Over the course of the trial prosecutor Nina-Alice Antony depicted Fields as an angry white nationalist who acted with hate and violence on August 12, 2017 when he sped into unsuspecting counterdemonstrators after the Unite the Right rally was shut down by authorities.
Prosecutors said Fields, who espoused white supremacist beliefs and took part in the "Unite the Right" rally in Charlottesville, had hate and violence on his mind when he plowed his auto into the crowd.
The 21-year-old Fields of Maumee, Ohio, faces up to life in prison at sentencing.
Fields's lawyers said that he acted over his fears for his own safety. As reported by NPR, Fields was hit with first-degree murder, along with multiple counts of aggravated malicious wounding, malicious wounding and leaving the scene of an accident.
A state jury rejected defence arguments that James Alex Fields Jr. acted in self-defence during a "Unite the Right" rally in Charlottesville on August 12, 2017.
His testimony was largely consistent with other defense witnesses, who told the court that Fields didn't appear angry or agitated before he got behind the wheel of his vehicle.
Prosecutor Nina-Alice Antony described Fields as a hate-filled man who idled his auto for three minutes before backing up and speeding his vehicle into the crowd, Fox News reported. The trial featured emotional testimony from survivors who described devastating injuries and long, complicated recoveries.
A group of about a dozen local civil rights activists stood in front of the courthouse after the verdict with their right arms raised in the air.
Fields lives in OH with his mother. He still faces a federal trial on hate crimes that carries the possibility of the death penalty.
The rally was held to protest the planned removal of a statue of Confederate Gen. Robert E. Lee.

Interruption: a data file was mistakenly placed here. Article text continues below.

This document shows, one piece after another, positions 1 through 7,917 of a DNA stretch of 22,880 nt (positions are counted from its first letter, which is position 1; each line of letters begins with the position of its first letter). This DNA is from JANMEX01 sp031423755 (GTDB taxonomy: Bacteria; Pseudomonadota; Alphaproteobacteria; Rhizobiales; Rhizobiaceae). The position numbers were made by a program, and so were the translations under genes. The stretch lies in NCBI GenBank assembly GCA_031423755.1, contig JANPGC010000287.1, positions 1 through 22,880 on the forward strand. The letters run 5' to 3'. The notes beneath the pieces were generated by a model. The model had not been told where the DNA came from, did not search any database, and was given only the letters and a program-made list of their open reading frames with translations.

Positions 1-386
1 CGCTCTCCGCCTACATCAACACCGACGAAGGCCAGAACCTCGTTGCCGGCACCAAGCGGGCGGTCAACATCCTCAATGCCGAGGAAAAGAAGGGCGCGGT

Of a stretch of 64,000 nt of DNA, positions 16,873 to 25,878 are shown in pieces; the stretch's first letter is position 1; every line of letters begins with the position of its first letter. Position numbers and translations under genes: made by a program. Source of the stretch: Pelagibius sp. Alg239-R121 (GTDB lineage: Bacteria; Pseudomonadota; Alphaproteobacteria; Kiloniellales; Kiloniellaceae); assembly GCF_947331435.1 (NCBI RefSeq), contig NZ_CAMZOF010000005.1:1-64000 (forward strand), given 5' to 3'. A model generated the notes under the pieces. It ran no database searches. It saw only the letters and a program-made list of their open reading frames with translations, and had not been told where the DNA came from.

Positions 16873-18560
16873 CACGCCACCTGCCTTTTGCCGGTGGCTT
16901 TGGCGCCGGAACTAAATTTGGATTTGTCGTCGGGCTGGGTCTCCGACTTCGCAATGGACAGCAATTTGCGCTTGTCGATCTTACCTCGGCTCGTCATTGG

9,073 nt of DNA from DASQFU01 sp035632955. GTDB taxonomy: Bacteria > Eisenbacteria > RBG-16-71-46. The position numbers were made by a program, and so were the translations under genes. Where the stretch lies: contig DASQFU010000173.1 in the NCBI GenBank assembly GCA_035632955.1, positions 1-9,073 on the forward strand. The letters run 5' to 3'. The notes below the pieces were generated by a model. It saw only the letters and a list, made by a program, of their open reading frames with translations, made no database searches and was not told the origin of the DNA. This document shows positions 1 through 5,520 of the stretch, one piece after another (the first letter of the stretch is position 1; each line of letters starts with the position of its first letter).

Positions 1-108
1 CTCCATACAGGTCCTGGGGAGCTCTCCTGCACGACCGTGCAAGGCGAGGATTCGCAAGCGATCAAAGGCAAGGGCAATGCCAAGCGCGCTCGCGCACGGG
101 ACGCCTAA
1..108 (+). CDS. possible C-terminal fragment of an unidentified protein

The Charlottesville clashes stirred tensions across the country after Donald Trump said "both sides" were to blame and that there were "very fine people" among both the white supremacists and their opponents.
During the trial, prosecutors introduced evidence that Mr. Fields meant to commit harm when he drove from OH to attend the rally, which featured neo-Nazis bearing swastikas and Ku Klux Klan members.
Days prior to the deadly rally, he sent a photo of Adolf Hitler to his mother along with the text, "We're not the one [sic] who need to be careful".
The defendant was known in high school for being fascinated with Nazism and Hitler, a former teacher said. He also argued that he showed remorse. A video of Fields being interrogated after the crash showed him sobbing and hyperventilating after he was told a woman had died and others were seriously injured.
Earlier in the trial, a recording of a jailhouse phone call that Fields had with his mother in March was played in court. In another, Fields referred to the mother of the woman who was killed as a "communist" and "one of those anti-white supremacists".